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February 27, 2006


Denise Downing

Is you have been through your First Reconciliation (as an adult convert), confessed mortal and venial sins as best as you can remember, are not all your sins absolved then? This is what I have been taught, but if that is not so, then guess I better go back through the list of mortal/venial sins and see what else I can remember.. don't want to end up in hell over something I simply forgot to mention...
Or am I totally wrong in this?


If he thinks he may be overcome by emotion, he can also hand the list to the priest and say "I confess THIS."

I had no idea you could do that.

If he does that, he should afterwards get the list back from the priest and DESTROY it (tearing it into little bits and flushing it down the nearest men's room toilet would be a good way).

So that's why the church toilet never works right.

Cathy Ward

That's great advice.
I also had no idea one could write their sins down, so as to avoid being overcome by emotion.
Excellent post!


Jimmy can correct me if I'm wrong, but I believe his advice applies to situations where would LOSE YOUR POWER OF SPEECH because of severe emotion. The mere feeling of shame or tears of contrition (which are a gift of God) are not a sufficient reason to write your sins down and had them over.

For a concrete example, the written list of sins is used to make an ORAL and AUDIBLE confession of one's sins. If you become too choked up and can't continue, then you could hand the list over.

But he's not saying that you can generally just write your sins out instead of confessing them orally. Writing them out is an aid to memory for an oral confession.

But clarification on Mr. Akin's views would be appreciated!


When I was in RCIA as a revert (they didn't have a program for returning Catholics at that church), they encouraged us to attend a reconciliation service. Now this wasn't simply a communal penance service. There were many priests, and each person was supposed to go up to one and whisper their sins to the priest in the presence of everyone else. Needless to say, the context didn't encourage anything more but a general recitation of sins by category.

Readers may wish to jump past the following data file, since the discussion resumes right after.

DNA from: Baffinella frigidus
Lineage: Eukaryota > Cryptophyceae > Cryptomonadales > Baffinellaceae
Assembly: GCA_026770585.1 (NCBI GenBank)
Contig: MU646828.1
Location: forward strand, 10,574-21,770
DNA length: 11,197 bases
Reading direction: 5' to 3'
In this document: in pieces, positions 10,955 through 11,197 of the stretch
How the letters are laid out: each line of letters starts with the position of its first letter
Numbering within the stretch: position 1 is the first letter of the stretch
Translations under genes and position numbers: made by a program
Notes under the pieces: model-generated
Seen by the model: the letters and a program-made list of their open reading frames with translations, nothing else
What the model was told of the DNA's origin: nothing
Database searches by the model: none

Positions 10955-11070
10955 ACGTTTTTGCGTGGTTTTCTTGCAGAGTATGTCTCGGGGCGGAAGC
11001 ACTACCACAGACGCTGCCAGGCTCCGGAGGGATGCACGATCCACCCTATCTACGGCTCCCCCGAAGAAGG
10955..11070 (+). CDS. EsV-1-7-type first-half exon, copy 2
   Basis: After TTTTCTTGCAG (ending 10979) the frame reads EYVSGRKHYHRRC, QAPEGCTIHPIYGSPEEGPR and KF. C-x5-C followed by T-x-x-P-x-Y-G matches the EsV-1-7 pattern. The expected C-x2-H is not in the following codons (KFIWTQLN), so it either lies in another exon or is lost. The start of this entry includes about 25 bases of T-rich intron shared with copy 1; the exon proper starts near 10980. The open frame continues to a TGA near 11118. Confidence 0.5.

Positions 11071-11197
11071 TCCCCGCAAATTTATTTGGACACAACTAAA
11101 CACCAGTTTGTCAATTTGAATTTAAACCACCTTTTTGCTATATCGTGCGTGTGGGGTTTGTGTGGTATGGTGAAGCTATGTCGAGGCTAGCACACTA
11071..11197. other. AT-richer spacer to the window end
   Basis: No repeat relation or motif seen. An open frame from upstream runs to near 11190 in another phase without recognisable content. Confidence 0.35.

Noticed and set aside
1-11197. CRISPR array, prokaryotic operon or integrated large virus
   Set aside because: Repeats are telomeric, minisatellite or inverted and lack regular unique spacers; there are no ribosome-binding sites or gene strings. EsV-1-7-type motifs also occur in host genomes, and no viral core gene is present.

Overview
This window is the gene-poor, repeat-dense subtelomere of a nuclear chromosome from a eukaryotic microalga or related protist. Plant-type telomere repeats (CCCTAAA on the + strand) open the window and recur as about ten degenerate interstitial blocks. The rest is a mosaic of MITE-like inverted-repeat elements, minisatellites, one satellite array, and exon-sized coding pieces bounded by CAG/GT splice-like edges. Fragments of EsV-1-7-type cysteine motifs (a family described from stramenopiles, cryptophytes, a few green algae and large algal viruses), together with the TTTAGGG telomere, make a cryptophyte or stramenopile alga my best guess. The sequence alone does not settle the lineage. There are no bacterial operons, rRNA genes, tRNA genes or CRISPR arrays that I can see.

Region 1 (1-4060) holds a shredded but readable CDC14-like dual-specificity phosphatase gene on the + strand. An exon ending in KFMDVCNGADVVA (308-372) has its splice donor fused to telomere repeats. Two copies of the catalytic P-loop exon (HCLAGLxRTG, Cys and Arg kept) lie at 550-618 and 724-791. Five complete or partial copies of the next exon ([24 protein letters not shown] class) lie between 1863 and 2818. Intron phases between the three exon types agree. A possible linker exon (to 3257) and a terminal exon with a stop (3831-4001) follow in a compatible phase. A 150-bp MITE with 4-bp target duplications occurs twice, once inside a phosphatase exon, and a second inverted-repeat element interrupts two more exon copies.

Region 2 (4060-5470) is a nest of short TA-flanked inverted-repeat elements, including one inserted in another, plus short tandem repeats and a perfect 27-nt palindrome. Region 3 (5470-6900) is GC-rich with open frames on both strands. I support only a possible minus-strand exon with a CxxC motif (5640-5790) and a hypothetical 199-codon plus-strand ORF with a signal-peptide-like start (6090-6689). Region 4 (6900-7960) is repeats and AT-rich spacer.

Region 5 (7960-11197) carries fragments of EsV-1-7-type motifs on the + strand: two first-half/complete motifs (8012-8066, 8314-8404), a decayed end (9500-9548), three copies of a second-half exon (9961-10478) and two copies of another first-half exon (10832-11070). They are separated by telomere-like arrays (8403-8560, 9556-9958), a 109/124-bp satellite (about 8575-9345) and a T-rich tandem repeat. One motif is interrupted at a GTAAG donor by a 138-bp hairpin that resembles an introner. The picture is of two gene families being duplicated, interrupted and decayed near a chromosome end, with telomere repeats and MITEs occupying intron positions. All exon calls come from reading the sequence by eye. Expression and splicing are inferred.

I went to reconciliation one on one a few weeks later to make sure I dotted my T's and crossed my I's. I've also recounted a few incidents about which I have felt a great deal of guilt in separate sessions. So I think that first general reconciliation set me up (as one with somewhat obsessive tendency to beguin with) toward some scrupulosity in this area.

Any suggestions about how to approach this, Jimmy? I try to attend reconciliation frequently, but I do sometimes wonder whether a general recounting of my past was enough.

Jimmy Akin

Jimmy can correct me if I'm wrong, but I believe his advice applies to situations where would LOSE YOUR POWER OF SPEECH because of severe emotion. The mere feeling of shame or tears of contrition (which are a gift of God) are not a sufficient reason to write your sins down and had them over.

No, it can be enough. The decisive thing is whether or not the sins get confessed, not how they get confessed. If you find it easier to confess them out loud, one at a time, you can do that. If you find it easier to confess them in sign language, you can do that (as long as the priest speaks sign language). If you find it easier to make the confession in writing and say "I have this to confess" then you can do that.